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How much are you paying for your 401(k) plan?

The cost of retirement plan fees
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How much are you paying for your 401(k)? Chances are, your boss hasn’t been rushing to add up the figures and send you a report — but beginning Aug. 30, that will change.

For the first time this year, the U.S. Department of Labor will require administrators of 401(k) plans, the companies that manage these accounts for employers, to disclose to employers and participants how much they are charging to operate these plans.

“A lot of employers are already putting their plans in place because they know this is going to create a lot of controversy,” says Joseph W. Valletta, CFA and editor of “401k Averages Book,” which helps plan administrators understand how their plans stack up.

Research by Valletta’s firm shows that total plan costs on a 100-participant plan with a $50,000 average account balance range from 0.36 percent to 1.71 percent.

To put that in perspective, according to the Department of Labor, an employee with a 401(k) balance of $25,000 whose account makes a 7 percent return annually minus 0.5 percent in fees will see his balance hit about $227,000 by the time he retires 35 years later — even if he makes no further contributions. Increase the fees to 1.5 percent, and that same employee’s balance will drop to roughly $163,000 at retirement, a 28 percent reduction.

If you work for a small employer, you’re likely paying more for your 401(k) than you would be if you were working for a large employer. That’s because small employers don’t get the economies of scale that large employers get, says Ed Ferrigno, vice president of Washington Affairs for the Plan Sponsor Council of America.

His organization says many large companies charge participants as little as 20 basis points — about 0.20 percent — while the small company average charge is 1.09 percent.

Ferrigno says young companies that recently started 401(k) plans and have lots of newly hired employees just opening their accounts will incur the most costs — and they’ll almost certainly be divvied up among participants.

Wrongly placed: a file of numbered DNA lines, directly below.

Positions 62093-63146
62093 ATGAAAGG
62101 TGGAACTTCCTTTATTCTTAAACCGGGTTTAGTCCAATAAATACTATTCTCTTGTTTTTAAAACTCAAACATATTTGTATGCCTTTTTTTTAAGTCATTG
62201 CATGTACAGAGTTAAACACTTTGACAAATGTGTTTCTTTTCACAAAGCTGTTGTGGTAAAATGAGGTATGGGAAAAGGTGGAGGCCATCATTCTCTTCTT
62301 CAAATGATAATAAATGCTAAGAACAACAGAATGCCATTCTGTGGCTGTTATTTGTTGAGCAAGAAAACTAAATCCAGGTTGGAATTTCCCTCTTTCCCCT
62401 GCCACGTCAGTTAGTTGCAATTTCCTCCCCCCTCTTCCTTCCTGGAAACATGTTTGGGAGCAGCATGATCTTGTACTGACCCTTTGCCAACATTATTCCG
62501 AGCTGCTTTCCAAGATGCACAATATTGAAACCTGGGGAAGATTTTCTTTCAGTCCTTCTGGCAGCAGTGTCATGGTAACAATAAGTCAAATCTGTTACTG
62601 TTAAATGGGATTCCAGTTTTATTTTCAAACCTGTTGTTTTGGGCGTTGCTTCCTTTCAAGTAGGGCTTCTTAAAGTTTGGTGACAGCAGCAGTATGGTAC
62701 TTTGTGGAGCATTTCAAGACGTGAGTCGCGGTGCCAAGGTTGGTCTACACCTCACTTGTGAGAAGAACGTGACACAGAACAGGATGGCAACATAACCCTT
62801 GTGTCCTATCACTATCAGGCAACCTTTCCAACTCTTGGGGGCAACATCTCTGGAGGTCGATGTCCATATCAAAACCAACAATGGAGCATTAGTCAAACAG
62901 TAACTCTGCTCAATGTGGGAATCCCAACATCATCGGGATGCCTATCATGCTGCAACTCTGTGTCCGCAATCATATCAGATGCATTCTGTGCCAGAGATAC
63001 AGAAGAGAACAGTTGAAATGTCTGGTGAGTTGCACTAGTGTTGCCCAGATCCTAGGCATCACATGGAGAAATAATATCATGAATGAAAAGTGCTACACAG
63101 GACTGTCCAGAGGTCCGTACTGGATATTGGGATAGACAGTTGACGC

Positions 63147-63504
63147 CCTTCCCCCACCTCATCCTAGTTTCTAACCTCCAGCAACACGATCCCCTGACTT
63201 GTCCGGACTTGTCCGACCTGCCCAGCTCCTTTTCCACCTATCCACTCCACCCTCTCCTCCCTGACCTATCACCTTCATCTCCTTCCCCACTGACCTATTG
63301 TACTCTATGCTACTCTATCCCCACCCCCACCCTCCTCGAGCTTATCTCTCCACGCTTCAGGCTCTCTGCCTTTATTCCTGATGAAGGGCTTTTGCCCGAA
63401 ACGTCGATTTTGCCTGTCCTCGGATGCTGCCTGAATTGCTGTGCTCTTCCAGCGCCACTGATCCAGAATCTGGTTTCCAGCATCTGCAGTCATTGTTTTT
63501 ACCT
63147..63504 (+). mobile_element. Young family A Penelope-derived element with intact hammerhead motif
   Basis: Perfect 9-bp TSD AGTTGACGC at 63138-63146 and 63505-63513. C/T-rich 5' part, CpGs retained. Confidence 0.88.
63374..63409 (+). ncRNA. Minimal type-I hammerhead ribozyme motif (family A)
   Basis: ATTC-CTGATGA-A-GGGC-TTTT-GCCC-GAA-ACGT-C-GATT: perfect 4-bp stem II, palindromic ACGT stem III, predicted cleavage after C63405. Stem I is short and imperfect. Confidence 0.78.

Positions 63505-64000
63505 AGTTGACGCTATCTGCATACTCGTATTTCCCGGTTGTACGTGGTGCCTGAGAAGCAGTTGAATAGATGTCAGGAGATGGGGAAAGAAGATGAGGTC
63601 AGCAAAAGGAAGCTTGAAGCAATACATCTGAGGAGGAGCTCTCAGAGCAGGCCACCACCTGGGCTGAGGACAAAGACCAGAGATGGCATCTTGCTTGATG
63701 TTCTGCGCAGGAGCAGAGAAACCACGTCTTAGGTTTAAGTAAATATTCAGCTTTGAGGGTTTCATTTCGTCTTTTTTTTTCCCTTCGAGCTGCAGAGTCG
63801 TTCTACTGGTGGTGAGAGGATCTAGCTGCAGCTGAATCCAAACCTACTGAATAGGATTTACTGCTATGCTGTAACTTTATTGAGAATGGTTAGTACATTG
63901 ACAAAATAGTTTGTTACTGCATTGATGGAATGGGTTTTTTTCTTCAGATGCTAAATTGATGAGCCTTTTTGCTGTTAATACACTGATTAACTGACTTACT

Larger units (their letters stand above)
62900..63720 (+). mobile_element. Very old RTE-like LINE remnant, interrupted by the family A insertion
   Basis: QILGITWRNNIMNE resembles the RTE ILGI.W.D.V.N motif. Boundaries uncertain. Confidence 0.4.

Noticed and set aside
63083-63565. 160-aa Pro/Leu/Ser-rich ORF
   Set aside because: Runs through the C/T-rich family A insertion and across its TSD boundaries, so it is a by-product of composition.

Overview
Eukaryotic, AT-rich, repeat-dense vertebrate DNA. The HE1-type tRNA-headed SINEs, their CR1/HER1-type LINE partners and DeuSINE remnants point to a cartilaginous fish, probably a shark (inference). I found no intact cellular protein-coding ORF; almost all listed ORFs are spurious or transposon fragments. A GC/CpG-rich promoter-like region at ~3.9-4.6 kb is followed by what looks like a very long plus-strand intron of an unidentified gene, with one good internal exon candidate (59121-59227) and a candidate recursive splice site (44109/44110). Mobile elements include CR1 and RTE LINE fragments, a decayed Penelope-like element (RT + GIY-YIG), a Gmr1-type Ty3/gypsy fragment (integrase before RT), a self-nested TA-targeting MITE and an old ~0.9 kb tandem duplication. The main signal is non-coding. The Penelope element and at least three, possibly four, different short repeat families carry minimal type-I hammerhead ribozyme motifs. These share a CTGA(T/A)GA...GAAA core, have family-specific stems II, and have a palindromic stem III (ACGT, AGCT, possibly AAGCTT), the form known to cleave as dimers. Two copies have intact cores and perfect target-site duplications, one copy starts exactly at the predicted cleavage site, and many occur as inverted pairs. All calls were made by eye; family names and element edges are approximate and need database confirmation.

Before you go marching into the boss’ office to complain, remember he has his money tied up in this plan as well. It has long been the rule that the amount high earners in the firm get to invest is linked to the amount lower earners kick in. So Mr. Big Bucks has lots of motivation to see lower-paid employees saving in the 401(k) plan.

Until now, understanding the costs of a 401(k) hasn’t been easy — even for employers. So if the costs for the plan you’re participating in are particularly high, there is every reason to believe your boss is just as unhappy as you are.

Get ready for lots of info

The package of information you will receive quarterly likely will be about 20 pages thick and divided into two sections.

The nuts and bolts of plan information:

  • A current list of the plan’s investment options, and an explanation of any fees and administrative expenses, including those for legal services, accounting and record keeping.
  • An explanation of any fees and expenses that may be deducted from a participant’s account, including fees for plan loans and fees for processing qualified domestic relations orders, which involve a state court-ordered release of funds to a former spouse.

Investment-related information:

  • Historical performance with one-, five- and 10-year returns for any investment that doesn’t offer a fixed rate of return.
  • Benchmarking information that compares the returns on these investments with the returns of the appropriate broad-based market index.
  • Total annual operating expenses expressed as both a percentage of assets and as a dollar amount for each $1,000 invested. If there are other shareholder fees, they must be revealed here as well. You are likely to be directed to a website for further information and tools that will allow you to more easily compare information about the investments you hold.

The cost for providing all of this data to you online and on paper, an option the Department of Labor mandates, is about $4. And your employer is allowed to subtract it from your 401(k) quarterly, Ferrigno says. Lucky you.

What you should ask

When you get one of these reports — by midsummer or fall — you can expect to have your basic questions answered, says Connie Certusi, general manager of Sage’s Small Business Accounting Solutions business unit.

If you read the report and you still don’t have these important answers, you have every right to question the boss or the human resources department.

Ask these questions:
  • What are the total all-in fees and expenses applicable to my company’s 401(k) plan?
  • What are we getting for the costs we are paying?
  • How much is this plan likely to cost me if I were to work at this company until I retire?

This new law will encourage employers to look hard at the costs they are paying for 401(k) plans and motivate plan providers to offer options that cost less. Large providers of 401(k) plans, including Fidelity Investments and Vanguard, are already offering employers new, very low-cost 401(k) options that are almost certainly good for investors.

But Ferrigno warns employees against focusing solely on fees. Some excellently managed investment options aren’t cheap, he says, but they may be providing you great results. So don’t buy or dump anything before studying up. “You don’t want to just chase fees,” he says.

Ferrigno also advises against putting too much of your money in what is almost always the cheapest option — company stock — because having too much company stock in your 401(k) could be costly if the company has financial problems.